1 September - 25 September
An elegiac title and a farewell…
Piecing together a story, fitting a narrative to something long gone. Time has past, the evidence is scant and speculation rife. An allegory of creation via the sensational story of the Bender family, the ‘Bloody Benders’, a family of serial killers who set up a wayside cafe in rural Kansas in the 1870’s and killed and disposed of at least a dozen weary travellers before their crimes were discovered and they vanished into the anonymity of the city. And simultaneously into the undying notoriety of the horror-story. Their house was to be dismantled brick by brick by souvenir hunters, after all. And Laura Ingalls Wilder, creator of the very differently textured world of ‘Little House on the Prairie’ said she had visited the inn and claimed her father was one of the vigilantes hunting the missing Benders. A bizarre and possibly incestuous family that used the promise of food and refreshment to lure strangers, and the detectives sent in search of them, into this two-room shack where a Sweeney Todd chair tipped them through a trapdoor down into death in the cellar.
In his tribute to these monsters Jay Cloth offers a range of images that are gorgeous, witty, macabre, and often all at once. Lucid and poised, seductive and sinister, using the simplest of means – severed heads, kitchen utensils, angels’ wings and negligees, he shows us dismemberment as a creative act.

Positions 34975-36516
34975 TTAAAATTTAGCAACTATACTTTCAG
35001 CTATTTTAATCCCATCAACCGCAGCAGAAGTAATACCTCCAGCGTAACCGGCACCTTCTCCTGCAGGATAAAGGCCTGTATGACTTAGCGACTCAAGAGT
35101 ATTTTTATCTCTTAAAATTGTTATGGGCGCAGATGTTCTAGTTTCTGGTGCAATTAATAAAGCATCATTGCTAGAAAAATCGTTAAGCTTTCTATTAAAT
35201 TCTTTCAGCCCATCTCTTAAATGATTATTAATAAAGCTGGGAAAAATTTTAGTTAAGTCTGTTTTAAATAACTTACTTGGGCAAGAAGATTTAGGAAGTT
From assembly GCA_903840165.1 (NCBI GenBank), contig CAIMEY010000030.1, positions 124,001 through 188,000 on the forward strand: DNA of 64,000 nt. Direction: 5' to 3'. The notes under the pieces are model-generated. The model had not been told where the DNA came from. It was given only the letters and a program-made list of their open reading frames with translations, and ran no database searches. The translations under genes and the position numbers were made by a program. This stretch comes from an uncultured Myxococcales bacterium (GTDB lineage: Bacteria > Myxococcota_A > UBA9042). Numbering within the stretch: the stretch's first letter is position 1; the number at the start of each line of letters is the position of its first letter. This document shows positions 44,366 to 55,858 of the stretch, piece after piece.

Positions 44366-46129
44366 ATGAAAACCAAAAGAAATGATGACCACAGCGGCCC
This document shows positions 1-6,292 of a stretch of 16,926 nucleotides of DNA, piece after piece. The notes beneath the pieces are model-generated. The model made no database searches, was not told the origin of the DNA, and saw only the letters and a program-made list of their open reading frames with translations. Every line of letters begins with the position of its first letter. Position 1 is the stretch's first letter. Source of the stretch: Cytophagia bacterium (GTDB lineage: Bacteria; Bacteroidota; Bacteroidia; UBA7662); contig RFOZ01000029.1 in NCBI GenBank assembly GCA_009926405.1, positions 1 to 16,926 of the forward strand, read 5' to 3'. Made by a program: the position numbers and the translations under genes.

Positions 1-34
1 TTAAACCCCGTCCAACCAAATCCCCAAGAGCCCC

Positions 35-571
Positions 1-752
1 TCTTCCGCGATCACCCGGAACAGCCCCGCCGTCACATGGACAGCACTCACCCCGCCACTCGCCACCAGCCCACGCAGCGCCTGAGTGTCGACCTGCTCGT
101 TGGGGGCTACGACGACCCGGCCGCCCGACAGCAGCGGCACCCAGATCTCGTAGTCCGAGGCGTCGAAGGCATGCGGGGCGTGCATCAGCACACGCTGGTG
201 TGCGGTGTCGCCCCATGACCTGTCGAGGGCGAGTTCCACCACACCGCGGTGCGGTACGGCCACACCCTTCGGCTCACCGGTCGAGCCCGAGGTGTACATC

Cut and paste, indeed.
Faintly visible under some of the collages, is another ‘found’ material, further evidence if you like – children’s crayon doodling, struggling to make sense of a baffling adult universe, underlining the darkest and at the same time the most mundane aspect of this story. The murders were a group effort, with (it can’t be disproved) maybe the purest of motives: as Spiritualists the family was dispatching its victims into the glorious afterlife, where as spirits they would continue endlessly to evolve. Never mind the incest – it’s the strongest of god-fearing family values that are being upheld. (The family that prays together slays together?) These collages fastidiously constructed with a sureness of hand that Dr Frankenstein might envy bring murder triumphantly back – Hitchcock said it – into the home where it belongs.
The gallery is 2 minutes walk from Shoreditch High Street station. Alternatively Liverpool Street and Old Street stations are approximately 15 minutes walk from the gallery.
Buses: The 8 and 388 stop close by on Bethnal Green Road. The 149, 67, 242 and 243 stop on Shoreditch High Street.
Please contact Transport for London for detailed travel advice tfl.gov.uk.